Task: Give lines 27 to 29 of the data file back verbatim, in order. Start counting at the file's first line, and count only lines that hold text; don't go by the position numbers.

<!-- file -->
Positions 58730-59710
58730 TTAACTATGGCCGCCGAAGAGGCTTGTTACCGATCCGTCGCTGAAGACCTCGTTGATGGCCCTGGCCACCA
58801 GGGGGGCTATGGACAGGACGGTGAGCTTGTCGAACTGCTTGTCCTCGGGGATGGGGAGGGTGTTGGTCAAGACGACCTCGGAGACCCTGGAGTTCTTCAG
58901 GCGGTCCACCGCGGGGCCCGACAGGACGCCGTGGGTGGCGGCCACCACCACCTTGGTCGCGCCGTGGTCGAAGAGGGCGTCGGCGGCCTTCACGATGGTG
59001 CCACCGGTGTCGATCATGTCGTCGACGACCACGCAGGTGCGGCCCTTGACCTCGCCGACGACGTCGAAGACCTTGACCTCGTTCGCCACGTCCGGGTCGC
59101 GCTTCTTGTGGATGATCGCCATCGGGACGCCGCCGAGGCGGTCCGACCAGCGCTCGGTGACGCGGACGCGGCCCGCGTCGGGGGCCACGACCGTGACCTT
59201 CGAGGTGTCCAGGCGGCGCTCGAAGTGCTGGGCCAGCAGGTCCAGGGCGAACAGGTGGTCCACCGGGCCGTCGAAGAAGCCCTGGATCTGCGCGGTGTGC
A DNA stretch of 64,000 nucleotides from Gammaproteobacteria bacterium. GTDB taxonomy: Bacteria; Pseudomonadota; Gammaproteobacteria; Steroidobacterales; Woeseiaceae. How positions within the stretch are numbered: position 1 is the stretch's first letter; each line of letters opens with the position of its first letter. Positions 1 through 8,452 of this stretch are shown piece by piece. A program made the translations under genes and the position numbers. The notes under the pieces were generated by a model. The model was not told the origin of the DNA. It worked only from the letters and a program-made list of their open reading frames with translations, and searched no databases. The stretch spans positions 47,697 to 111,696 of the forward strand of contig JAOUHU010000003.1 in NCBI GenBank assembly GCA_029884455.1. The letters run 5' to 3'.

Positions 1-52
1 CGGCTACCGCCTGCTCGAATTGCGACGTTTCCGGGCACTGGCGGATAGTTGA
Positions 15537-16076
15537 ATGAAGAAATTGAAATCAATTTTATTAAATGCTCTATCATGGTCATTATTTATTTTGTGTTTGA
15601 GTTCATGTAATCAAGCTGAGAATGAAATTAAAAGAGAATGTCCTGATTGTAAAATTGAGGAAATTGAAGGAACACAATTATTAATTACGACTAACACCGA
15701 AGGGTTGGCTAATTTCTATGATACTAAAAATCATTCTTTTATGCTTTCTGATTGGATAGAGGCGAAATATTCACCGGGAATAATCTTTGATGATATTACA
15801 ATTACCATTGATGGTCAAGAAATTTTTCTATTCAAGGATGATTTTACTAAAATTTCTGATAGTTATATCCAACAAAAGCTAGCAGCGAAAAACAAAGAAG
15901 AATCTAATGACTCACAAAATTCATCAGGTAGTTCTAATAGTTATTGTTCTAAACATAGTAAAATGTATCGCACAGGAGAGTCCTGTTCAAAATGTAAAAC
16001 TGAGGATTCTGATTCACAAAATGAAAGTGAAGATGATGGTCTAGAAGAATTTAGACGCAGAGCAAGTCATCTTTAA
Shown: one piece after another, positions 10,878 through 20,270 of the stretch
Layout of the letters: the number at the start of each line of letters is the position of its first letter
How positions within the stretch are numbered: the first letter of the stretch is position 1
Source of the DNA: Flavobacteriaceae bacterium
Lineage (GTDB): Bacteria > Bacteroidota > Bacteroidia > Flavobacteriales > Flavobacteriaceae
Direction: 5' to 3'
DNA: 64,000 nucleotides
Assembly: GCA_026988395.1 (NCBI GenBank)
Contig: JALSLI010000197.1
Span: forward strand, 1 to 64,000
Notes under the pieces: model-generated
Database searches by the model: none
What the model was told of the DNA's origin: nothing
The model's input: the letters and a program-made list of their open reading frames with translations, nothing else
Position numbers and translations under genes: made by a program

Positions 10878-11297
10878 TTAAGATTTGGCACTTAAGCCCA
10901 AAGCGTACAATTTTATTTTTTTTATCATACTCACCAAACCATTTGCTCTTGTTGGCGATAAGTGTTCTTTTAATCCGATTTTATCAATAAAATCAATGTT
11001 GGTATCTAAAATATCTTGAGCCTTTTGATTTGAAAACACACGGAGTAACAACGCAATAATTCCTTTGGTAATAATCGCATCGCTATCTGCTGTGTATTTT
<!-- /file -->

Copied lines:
Span: forward strand, 1 to 64,000
Notes under the pieces: model-generated
Database searches by the model: none